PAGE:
4 out of the 5 locations that I had to snake the wire down the wall had cross beams. The only place where I did not have to deal with cross beams is where the existing wiring going to the switch and "patch panel" ran down the wall.
|The network is directly behind the center jack on this wall.|
Wiremolding used to bring line to jack on left.
|No drop ceilings, wire strapped to wall on ceiling.|
Every drop on this wall (3 in total on this wall)
has cross beams of varying heights that I had to get around.
The other jack that was on the wall opposite of the network, I used 1 length of wiremolding, and about 6 feet of CAT5 wiring, of which I used the scrap pieces from snaking the rest of the wiring down the wall.
|Close-up of one of the cross beams|
that I had to get around in this room.
I come across cross beams from time to time, but this small job seems to have taken it to the extreme. Every new drop that I had to make had a cross beam in it, and what made it more of a hassle was that each cross beam was at varying heights, so I had to guesstimate the location of each beam to channel around them.
|I had another cross beam in the other room,|
This was one of the larger metal studs that I have come across.
I took the photo with my hand to show perspective
of the size of this cross beam.
When you come across a cross beam and have to channel around one you can use a blank faceplate to cover up the channel, as long as the channel that was made is small enough, however since there were multiple cross beams at varying heights it would look stupid to hide the holes in this way.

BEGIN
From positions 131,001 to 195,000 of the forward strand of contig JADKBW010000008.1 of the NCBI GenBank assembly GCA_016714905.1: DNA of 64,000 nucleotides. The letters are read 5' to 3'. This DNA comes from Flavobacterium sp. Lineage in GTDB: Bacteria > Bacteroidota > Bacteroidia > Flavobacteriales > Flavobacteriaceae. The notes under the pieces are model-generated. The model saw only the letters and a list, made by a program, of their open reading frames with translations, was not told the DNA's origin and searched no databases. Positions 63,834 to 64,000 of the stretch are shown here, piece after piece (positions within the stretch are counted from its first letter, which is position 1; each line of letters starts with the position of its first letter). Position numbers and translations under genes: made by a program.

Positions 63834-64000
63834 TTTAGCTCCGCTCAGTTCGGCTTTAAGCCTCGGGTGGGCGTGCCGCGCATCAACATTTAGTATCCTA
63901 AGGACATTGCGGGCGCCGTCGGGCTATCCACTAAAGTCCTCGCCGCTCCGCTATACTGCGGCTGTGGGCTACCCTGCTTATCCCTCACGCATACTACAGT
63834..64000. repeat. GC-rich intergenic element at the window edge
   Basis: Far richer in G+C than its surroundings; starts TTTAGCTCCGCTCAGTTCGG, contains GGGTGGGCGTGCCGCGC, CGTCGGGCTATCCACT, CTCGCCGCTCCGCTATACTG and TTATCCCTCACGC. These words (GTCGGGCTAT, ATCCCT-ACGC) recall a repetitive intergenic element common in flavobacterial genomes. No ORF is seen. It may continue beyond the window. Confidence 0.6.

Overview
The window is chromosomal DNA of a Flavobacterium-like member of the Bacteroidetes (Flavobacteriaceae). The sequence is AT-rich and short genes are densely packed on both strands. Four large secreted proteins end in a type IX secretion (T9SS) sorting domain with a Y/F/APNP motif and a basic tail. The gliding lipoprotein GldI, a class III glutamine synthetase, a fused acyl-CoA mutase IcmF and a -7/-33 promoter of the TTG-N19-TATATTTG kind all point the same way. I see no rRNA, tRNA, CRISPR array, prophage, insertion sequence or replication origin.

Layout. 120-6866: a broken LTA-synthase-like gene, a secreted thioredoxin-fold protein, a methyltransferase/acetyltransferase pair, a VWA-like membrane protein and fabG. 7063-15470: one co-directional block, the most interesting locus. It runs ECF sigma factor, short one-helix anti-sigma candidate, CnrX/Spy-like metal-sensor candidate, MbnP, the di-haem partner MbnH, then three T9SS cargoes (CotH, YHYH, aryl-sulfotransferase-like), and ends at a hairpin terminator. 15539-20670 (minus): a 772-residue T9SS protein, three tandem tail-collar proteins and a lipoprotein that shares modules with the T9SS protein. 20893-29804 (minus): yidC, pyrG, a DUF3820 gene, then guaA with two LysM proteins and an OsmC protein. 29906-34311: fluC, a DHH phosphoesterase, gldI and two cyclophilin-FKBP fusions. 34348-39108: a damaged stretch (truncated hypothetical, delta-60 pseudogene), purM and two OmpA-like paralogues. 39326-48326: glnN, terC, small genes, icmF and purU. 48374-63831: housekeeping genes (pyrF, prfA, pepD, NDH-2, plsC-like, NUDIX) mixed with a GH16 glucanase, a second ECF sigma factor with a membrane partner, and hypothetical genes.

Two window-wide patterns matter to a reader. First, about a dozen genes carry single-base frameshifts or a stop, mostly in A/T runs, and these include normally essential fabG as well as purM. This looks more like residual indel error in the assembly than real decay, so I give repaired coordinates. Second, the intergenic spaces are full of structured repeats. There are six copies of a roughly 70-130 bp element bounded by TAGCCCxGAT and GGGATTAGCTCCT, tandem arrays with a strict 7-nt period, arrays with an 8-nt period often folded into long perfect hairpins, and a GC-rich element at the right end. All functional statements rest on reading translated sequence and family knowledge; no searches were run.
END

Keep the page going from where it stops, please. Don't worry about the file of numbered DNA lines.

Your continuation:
|Since it is an under desk installation,|
and an addition to an existing network
I opted for using a wall jack instead of patch panel.
The only way to hide the channels that were created to snake the wire is that it will need to be plastered over. Usually this becomes part of the customers responsibility to repair and have painted over.
Once the wiring was all pulled I was able to patch everything together. I had originally installed this small network several years ago. There are seperate wiring for the VoIP and PC networks, however just one internet connection to share between them,
|1 foot patch cords were too short, so I used 3 footers,|
which were a drop too long so I twist tied them as neatly as possible.
Keep in mind this network is behind a desk and not visible.
Since the internet is a shared T1 amongst several offices in this building their IT guy double NATed the PC network, (Actually, I wired this T1 for practically the entire block since FiOS isn't available and the cable internet on this block has major problems with any VoIP service for some reason). The reason why you only see half of the wires patched in on the final result because their was not enough ports in the PC switch to connect them. Their IT guy will be replacing the PC network switch and patching in that segment of the network.